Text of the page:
Beware of Outdated Travel Writing Advice

Freelance travel writing has evolved rapidly since I first put pen to paper in 2007.

In this time, I’ve seen many excellent travel writers fall by the literary wayside. They’ve been unable to adapt their writing and sales techniques to the ever-changing travel writing landscape.

This article is intended as a guide to answer the questions about query letters that I hear most often, and will clarify the rather murky waters surrounding this critical topic.

Fallacy #1: Study the Writer’s Guidelines

One of the immutable freelance travel writing rules that is a barrier to success in today’s freelance writing arena is the Writer’s Guidelines. Writer’s Guidelines are magazine recommendations for how you should pitch them and what types of articles they prefer. Some experts tell us, “You must study and follow each magazine’s Writer’s Guidelines to a T, my little grasshopper.

In my experience, if you pitch a good story idea the editor will get back to you and tell you precisely what he or she wants.

If these were named “Absolute Writers Rules” then sure, we’d have to follow them exactly. But, they’re called “guidelines” for a reason.

Beyond my first few months of writing, I’ve seldom read the Writers Guidelines. Yes, I know this is considered heresy. But despite this appalling deviation I’ve never had any problems selling 1,000+ stories to more than 200 magazines.

In my experience, if you pitch a good story idea the editor will get back to you and tell you precisely what he or she wants. Story details take a back seat to good story ideas. If editors shows interest in your ideas, you can always sort out the length, tone, voice, and style details later.

If you’re a beginner, you’re probably wondering if you should study the Writer’s Guidelines before pitching your stories. My advice: scan through them after editors express interest in your story ideas.

Why my aversion to Writer’s Guidelines? Once you start poring through them, you’ll soon find they’re all different. You can, literally, waste days studying Writer’s Guidelines.

You’ll tie yourself up in knots obsessing over all the conflicting information—and never get to put pen to paper. From my experiences coaching more than 100 newbie travel writers I know this is a common problem. Don’t get caught up and overwhelmed by this trivia!

Fallacy #2: Tailor Your Queries to Each Individual Magazine

Old School “experts” also insist that your queries must be tailored to each individual magazine. This is poor advice. I’ve never bothered tailoring my queries to individual magazines – except to change the editors’ and publications’ names.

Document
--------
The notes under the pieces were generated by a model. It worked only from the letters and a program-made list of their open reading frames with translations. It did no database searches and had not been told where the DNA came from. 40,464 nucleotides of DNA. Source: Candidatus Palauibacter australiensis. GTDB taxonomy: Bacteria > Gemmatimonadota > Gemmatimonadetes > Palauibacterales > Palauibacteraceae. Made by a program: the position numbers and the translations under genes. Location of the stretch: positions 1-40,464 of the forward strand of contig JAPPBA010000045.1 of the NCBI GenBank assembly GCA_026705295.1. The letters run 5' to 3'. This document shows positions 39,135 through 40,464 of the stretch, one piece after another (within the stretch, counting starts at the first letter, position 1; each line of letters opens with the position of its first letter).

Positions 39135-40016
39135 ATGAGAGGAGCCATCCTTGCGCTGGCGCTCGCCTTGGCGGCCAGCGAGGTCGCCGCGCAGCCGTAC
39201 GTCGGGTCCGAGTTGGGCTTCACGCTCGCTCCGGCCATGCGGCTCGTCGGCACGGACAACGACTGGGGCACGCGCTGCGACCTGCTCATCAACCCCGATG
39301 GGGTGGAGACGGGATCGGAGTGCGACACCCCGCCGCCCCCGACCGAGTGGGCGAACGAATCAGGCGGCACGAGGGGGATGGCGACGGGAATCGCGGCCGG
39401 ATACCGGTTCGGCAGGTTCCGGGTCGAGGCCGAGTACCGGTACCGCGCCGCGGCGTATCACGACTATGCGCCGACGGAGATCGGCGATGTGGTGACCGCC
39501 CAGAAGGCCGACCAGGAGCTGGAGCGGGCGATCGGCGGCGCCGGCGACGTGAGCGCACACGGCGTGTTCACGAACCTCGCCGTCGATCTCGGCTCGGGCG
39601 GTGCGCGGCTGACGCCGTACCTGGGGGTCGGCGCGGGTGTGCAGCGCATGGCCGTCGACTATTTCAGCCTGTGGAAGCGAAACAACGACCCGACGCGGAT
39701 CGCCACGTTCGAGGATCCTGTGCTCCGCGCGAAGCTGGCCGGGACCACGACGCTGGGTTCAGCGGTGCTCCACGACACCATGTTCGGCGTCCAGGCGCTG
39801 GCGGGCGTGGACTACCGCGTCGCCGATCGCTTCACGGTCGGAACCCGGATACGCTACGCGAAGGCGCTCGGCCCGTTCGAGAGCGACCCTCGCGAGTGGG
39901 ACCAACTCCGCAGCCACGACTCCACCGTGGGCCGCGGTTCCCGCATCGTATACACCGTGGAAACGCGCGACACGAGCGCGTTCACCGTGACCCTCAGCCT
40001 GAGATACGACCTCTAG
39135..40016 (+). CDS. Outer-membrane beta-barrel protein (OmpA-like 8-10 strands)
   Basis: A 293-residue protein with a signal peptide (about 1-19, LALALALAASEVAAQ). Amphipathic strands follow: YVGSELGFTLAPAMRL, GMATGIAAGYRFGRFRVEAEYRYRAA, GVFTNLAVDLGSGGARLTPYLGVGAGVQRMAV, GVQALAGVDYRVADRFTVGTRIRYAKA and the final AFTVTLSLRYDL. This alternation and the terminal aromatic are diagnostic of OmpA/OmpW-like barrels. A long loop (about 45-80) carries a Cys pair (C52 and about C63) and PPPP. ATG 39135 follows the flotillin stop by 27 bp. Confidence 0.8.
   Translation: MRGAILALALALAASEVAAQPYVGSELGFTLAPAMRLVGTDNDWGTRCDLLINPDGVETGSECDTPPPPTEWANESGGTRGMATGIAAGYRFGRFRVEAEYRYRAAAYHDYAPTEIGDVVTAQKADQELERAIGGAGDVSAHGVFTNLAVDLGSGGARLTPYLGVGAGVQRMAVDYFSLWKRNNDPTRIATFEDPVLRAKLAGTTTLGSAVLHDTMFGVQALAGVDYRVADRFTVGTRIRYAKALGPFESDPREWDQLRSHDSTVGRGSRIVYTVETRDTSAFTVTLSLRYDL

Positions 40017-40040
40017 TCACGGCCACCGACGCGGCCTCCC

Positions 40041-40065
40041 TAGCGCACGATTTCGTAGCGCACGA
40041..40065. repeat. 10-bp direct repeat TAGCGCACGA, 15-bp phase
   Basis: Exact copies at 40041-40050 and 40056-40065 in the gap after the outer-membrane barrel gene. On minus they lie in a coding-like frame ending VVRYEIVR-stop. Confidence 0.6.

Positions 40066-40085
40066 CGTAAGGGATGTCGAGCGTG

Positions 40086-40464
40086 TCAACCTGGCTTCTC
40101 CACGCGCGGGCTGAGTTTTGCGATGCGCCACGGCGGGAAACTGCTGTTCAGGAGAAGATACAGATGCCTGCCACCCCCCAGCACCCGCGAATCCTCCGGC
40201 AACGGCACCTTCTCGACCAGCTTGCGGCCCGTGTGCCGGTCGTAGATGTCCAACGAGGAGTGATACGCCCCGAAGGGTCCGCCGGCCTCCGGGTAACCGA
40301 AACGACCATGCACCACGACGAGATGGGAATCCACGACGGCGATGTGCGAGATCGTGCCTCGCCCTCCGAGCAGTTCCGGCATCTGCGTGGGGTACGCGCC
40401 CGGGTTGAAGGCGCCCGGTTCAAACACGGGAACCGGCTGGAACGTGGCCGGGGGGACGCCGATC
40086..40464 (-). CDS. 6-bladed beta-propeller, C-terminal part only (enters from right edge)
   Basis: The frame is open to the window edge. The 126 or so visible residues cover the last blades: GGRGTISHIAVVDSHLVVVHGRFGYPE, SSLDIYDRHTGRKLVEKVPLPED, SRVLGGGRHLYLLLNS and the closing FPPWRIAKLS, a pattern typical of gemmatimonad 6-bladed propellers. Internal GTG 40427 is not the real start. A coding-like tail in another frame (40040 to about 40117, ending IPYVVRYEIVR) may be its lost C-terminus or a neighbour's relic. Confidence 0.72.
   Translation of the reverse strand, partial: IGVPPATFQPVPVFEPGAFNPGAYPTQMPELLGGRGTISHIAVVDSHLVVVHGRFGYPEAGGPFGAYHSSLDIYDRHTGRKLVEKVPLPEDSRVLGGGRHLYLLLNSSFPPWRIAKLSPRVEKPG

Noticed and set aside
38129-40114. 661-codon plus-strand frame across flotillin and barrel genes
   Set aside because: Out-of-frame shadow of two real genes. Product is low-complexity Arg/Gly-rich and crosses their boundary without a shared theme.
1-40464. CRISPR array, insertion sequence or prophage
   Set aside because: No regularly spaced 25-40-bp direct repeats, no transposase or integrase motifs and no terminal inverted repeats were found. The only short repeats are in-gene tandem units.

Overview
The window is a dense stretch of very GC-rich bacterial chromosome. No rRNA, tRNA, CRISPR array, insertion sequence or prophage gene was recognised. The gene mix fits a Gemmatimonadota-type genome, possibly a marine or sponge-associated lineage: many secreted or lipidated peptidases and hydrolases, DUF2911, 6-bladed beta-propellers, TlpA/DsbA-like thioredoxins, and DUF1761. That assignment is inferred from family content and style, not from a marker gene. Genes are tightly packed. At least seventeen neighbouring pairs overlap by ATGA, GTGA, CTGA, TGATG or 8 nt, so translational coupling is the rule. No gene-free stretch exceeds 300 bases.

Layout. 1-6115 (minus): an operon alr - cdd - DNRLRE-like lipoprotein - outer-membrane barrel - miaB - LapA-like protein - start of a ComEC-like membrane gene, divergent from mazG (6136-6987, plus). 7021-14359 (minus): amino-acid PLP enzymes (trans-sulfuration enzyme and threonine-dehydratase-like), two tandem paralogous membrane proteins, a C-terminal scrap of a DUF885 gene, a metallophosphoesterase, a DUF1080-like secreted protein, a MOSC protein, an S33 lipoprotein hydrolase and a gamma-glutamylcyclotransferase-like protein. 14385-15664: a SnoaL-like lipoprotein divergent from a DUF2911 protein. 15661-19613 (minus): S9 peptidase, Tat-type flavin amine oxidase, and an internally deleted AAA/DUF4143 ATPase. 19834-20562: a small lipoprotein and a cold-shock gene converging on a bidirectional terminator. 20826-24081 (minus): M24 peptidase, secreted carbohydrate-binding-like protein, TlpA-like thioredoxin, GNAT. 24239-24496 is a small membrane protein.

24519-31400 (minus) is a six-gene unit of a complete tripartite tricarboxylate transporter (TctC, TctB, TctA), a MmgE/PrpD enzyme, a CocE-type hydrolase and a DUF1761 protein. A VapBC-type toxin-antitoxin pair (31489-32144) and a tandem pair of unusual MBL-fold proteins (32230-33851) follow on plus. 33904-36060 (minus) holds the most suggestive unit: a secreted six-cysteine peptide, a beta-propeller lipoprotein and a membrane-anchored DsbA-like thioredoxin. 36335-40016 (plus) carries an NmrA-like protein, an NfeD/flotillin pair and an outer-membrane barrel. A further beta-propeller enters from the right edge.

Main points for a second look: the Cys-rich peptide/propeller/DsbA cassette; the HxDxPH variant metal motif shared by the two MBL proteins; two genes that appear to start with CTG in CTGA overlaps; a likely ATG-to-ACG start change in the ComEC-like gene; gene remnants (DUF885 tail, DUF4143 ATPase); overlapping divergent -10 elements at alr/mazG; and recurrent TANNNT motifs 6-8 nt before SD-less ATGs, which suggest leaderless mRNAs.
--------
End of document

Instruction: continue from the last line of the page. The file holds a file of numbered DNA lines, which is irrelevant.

Despite this unorthodox approach, I’ve never had any problems selling my stories.

Tailoring each query takes far too much time. The fact is, editors will never throw away a good story idea if the timing is right.

I have proof that this nonconformist approach sells stories. I can recall dozens of cases where several different magazines around the globe have purchased my articles when I’ve used the exact same query letter.

And, likewise, when the writers I coach send out the same exact query letters to multiple magazine editors, they’ve had no problems selling their stories.

Some Final Advice

Don’t internalize outdated advice about writer’s guidelines and customized queries. We can’t be all things to every magazine editor. Generate new, exciting, and unique story ideas – and produce well-written queries – and you’ll still sell your stories.


About Roy Stevenson 59 Articles
Freelance travel writer Roy Stevenson has had more than 1,000 articles published in 200+ regional, national, and international magazines, newspapers, trade journals, custom publications, specialty magazines, in-flights, on-boards, and online travel magazines. He's considered one of the most prolific travel writers in the U.S.A. His free weekly newsletter for aspiring travel writers is considered one of the most informative e-zines in the travel writing business. (Subscribe here: Roy has published seven eBooks on selling and marketing freelance travel articles. ( You can read Roy's full bio and see some samples of his work at his writer's website,

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